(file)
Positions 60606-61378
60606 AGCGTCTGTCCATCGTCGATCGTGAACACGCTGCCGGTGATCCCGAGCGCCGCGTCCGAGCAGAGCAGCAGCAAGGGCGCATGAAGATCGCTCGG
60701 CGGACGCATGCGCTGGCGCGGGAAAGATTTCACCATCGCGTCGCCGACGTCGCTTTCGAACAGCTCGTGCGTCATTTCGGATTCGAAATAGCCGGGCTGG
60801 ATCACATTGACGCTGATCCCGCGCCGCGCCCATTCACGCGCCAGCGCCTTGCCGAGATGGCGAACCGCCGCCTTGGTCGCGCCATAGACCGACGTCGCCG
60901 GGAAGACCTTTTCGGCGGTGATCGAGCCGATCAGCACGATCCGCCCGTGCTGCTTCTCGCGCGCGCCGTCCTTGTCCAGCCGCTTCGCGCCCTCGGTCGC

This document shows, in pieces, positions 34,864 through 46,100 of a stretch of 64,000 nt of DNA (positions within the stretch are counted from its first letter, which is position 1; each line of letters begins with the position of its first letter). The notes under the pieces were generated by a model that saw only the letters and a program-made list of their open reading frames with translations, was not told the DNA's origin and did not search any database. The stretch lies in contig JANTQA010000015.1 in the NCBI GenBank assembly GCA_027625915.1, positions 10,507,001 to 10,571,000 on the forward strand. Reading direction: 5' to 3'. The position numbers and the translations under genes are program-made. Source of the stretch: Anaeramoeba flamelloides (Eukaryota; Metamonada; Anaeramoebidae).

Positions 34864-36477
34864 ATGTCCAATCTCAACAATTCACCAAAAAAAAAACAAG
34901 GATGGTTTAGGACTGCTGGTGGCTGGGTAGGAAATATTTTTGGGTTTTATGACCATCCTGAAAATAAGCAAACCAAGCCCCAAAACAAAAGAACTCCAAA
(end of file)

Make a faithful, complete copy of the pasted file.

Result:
Positions 60606-61378
60606 AGCGTCTGTCCATCGTCGATCGTGAACACGCTGCCGGTGATCCCGAGCGCCGCGTCCGAGCAGAGCAGCAGCAAGGGCGCATGAAGATCGCTCGG
60701 CGGACGCATGCGCTGGCGCGGGAAAGATTTCACCATCGCGTCGCCGACGTCGCTTTCGAACAGCTCGTGCGTCATTTCGGATTCGAAATAGCCGGGCTGG
60801 ATCACATTGACGCTGATCCCGCGCCGCGCCCATTCACGCGCCAGCGCCTTGCCGAGATGGCGAACCGCCGCCTTGGTCGCGCCATAGACCGACGTCGCCG
60901 GGAAGACCTTTTCGGCGGTGATCGAGCCGATCAGCACGATCCGCCCGTGCTGCTTCTCGCGCGCGCCGTCCTTGTCCAGCCGCTTCGCGCCCTCGGTCGC

This document shows, in pieces, positions 34,864 through 46,100 of a stretch of 64,000 nt of DNA (positions within the stretch are counted from its first letter, which is position 1; each line of letters begins with the position of its first letter). The notes under the pieces were generated by a model that saw only the letters and a program-made list of their open reading frames with translations, was not told the DNA's origin and did not search any database. The stretch lies in contig JANTQA010000015.1 in the NCBI GenBank assembly GCA_027625915.1, positions 10,507,001 to 10,571,000 on the forward strand. Reading direction: 5' to 3'. The position numbers and the translations under genes are program-made. Source of the stretch: Anaeramoeba flamelloides (Eukaryota; Metamonada; Anaeramoebidae).

Positions 34864-36477
34864 ATGTCCAATCTCAACAATTCACCAAAAAAAAAACAAG
34901 GATGGTTTAGGACTGCTGGTGGCTGGGTAGGAAATATTTTTGGGTTTTATGACCATCCTGAAAATAAGCAAACCAAGCCCCAAAACAAAAGAACTCCAAA